Era of Dance: How Riga Brought Techno Music to the Soviet Union
Latvia may not be known for being a techno destination, but in the late 80's under a Soviet regime, Riga became the hotbed for electronic music in the former USSR.This article originally appeared on Deep Baltic
A new Latvian/Russian documentary film, Deju Laikmets (Era of Dance) tells the story of how the techno explosion of the ’80s was brought to the Soviet Union – via Riga, in a most unexpected way.
It is above all the tale of one extraordinary, and often overlooked man: Indulis Bilzens, born in Riga in 1940 but raised in West Germany after his father was deported to Siberia and his mother fled the Soviet invasion. Having studied electronic composition in Düsseldorf, become involved in the British peace movement while studying at Cambridge University and worked for a number of German newspapers, Bilzens began to visit his homeland, still under Soviet occupation, in the late ’70s. A friendship with the German DJ Maximilian Lenz (who plays under the name WestBam, taken from a name Bilzens gave him – “Westphalia Bambaataa”) led to an interest in the new electronic music coming out of the US. Bilzens and Lenz made repeated visits to Riga in the late ’80s, introducing DJ culture to a curious, and increasingly enthusiastic Latvian audience, but being viewed with decided suspicion from official quarters – including the KGB.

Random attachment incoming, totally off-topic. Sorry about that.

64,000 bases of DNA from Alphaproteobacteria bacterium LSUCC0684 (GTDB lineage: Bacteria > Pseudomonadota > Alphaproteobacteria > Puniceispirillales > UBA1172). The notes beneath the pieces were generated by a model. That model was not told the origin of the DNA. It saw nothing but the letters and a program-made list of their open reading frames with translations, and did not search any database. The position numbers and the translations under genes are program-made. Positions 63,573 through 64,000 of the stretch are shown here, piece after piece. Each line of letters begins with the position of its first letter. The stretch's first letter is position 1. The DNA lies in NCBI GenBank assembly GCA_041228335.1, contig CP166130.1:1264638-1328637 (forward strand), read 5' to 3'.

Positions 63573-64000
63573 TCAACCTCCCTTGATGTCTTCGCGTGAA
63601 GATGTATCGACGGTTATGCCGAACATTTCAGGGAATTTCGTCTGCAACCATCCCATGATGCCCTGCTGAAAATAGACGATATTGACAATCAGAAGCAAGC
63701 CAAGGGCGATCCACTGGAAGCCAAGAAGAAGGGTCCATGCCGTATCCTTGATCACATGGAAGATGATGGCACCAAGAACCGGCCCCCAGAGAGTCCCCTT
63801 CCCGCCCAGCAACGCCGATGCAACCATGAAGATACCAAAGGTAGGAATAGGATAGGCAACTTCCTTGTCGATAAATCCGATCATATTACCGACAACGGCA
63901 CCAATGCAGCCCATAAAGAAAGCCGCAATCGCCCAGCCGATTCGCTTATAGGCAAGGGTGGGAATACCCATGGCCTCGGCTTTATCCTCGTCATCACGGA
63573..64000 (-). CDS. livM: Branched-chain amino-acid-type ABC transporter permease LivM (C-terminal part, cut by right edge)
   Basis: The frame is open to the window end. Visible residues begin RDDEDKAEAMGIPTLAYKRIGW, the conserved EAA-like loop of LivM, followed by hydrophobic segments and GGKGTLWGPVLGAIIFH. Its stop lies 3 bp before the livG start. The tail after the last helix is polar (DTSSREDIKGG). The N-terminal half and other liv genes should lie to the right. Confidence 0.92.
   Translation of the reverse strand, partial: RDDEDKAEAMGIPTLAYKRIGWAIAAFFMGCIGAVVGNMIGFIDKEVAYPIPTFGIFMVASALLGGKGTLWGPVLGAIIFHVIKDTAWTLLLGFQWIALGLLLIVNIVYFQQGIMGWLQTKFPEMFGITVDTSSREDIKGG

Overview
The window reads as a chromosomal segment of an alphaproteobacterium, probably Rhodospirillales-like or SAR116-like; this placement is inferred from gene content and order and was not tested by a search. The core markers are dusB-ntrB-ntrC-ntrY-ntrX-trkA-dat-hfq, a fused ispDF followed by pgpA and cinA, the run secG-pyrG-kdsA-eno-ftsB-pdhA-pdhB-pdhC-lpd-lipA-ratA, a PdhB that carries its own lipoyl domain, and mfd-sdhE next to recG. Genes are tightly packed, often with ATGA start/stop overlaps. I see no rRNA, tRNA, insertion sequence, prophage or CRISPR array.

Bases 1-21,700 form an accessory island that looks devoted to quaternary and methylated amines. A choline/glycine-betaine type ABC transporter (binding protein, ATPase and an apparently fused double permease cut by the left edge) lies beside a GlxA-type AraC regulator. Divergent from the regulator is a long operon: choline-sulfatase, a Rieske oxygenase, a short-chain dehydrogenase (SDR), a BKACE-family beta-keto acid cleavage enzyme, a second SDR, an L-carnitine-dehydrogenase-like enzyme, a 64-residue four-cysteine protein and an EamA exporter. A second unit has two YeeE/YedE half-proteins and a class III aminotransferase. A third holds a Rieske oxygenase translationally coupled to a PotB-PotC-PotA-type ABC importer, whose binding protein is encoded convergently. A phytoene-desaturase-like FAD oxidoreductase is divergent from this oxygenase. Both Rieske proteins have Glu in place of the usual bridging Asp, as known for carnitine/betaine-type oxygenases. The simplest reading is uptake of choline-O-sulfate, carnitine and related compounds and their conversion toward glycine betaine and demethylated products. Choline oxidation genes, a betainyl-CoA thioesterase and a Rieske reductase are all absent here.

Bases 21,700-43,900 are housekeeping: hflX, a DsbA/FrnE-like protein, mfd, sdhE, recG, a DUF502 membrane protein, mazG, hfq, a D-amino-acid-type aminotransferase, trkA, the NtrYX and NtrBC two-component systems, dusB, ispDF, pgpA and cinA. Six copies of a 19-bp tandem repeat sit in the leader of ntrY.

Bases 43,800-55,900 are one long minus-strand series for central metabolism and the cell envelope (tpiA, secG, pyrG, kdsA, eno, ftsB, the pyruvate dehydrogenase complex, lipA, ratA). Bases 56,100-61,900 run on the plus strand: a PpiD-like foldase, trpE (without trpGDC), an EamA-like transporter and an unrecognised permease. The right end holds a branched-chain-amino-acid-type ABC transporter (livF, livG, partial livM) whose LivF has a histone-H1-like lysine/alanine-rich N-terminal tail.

As well as Lenz and Bilzens, now in his mid-’70s, Era of Dance features regular talking head contributions from US techno pioneers Derrick May, as well as Russia’s leading music critic Artemy Troitsky, resident in Riga for much of this period, and also focuses on local talents who were active during this period, most prominently Roberts Gobziņš (who took the name Eastbam).